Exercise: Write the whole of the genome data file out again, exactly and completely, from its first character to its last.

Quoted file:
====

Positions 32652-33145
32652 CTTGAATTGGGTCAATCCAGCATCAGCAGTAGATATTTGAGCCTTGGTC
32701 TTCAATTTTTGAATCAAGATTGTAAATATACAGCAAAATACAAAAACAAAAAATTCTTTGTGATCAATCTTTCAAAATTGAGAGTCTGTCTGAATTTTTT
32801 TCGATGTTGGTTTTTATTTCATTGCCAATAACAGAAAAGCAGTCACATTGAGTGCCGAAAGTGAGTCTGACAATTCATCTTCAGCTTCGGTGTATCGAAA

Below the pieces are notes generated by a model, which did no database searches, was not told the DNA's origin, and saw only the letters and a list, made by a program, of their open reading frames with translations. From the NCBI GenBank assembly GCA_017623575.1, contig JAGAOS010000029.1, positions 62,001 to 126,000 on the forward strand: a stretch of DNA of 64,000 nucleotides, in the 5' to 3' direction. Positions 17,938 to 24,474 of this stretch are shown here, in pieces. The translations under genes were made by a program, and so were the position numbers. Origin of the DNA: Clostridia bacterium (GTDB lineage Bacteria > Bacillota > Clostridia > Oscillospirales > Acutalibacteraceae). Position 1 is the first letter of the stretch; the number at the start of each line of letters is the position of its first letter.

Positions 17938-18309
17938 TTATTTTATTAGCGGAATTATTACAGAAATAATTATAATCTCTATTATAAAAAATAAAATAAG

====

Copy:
Positions 32652-33145
32652 CTTGAATTGGGTCAATCCAGCATCAGCAGTAGATATTTGAGCCTTGGTC
32701 TTCAATTTTTGAATCAAGATTGTAAATATACAGCAAAATACAAAAACAAAAAATTCTTTGTGATCAATCTTTCAAAATTGAGAGTCTGTCTGAATTTTTT
32801 TCGATGTTGGTTTTTATTTCATTGCCAATAACAGAAAAGCAGTCACATTGAGTGCCGAAAGTGAGTCTGACAATTCATCTTCAGCTTCGGTGTATCGAAA

Below the pieces are notes generated by a model, which did no database searches, was not told the DNA's origin, and saw only the letters and a list, made by a program, of their open reading frames with translations. From the NCBI GenBank assembly GCA_017623575.1, contig JAGAOS010000029.1, positions 62,001 to 126,000 on the forward strand: a stretch of DNA of 64,000 nucleotides, in the 5' to 3' direction. Positions 17,938 to 24,474 of this stretch are shown here, in pieces. The translations under genes were made by a program, and so were the position numbers. Origin of the DNA: Clostridia bacterium (GTDB lineage Bacteria > Bacillota > Clostridia > Oscillospirales > Acutalibacteraceae). Position 1 is the first letter of the stretch; the number at the start of each line of letters is the position of its first letter.

Positions 17938-18309
17938 TTATTTTATTAGCGGAATTATTACAGAAATAATTATAATCTCTATTATAAAAAATAAAATAAG